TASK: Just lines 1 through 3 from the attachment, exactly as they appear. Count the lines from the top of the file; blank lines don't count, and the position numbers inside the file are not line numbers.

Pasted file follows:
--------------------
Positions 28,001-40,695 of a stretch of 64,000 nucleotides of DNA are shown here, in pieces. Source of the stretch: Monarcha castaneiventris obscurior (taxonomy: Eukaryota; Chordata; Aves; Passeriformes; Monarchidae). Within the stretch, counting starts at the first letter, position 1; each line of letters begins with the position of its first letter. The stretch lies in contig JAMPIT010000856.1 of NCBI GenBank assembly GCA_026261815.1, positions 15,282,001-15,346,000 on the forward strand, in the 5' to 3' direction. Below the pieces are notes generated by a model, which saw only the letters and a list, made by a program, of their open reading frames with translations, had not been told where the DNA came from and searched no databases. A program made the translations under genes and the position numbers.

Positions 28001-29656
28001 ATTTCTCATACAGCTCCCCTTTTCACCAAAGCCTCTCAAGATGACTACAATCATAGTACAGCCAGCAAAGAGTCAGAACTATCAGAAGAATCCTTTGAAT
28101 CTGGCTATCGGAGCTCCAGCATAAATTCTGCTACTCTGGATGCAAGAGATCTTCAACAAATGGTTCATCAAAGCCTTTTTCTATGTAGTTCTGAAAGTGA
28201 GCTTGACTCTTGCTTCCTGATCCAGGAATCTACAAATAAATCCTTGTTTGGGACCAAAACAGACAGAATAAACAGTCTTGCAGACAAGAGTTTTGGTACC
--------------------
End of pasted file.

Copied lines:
Positions 28,001-40,695 of a stretch of 64,000 nucleotides of DNA are shown here, in pieces. Source of the stretch: Monarcha castaneiventris obscurior (taxonomy: Eukaryota; Chordata; Aves; Passeriformes; Monarchidae). Within the stretch, counting starts at the first letter, position 1; each line of letters begins with the position of its first letter. The stretch lies in contig JAMPIT010000856.1 of NCBI GenBank assembly GCA_026261815.1, positions 15,282,001-15,346,000 on the forward strand, in the 5' to 3' direction. Below the pieces are notes generated by a model, which saw only the letters and a list, made by a program, of their open reading frames with translations, had not been told where the DNA came from and searched no databases. A program made the translations under genes and the position numbers.

Positions 28001-29656
28001 ATTTCTCATACAGCTCCCCTTTTCACCAAAGCCTCTCAAGATGACTACAATCATAGTACAGCCAGCAAAGAGTCAGAACTATCAGAAGAATCCTTTGAAT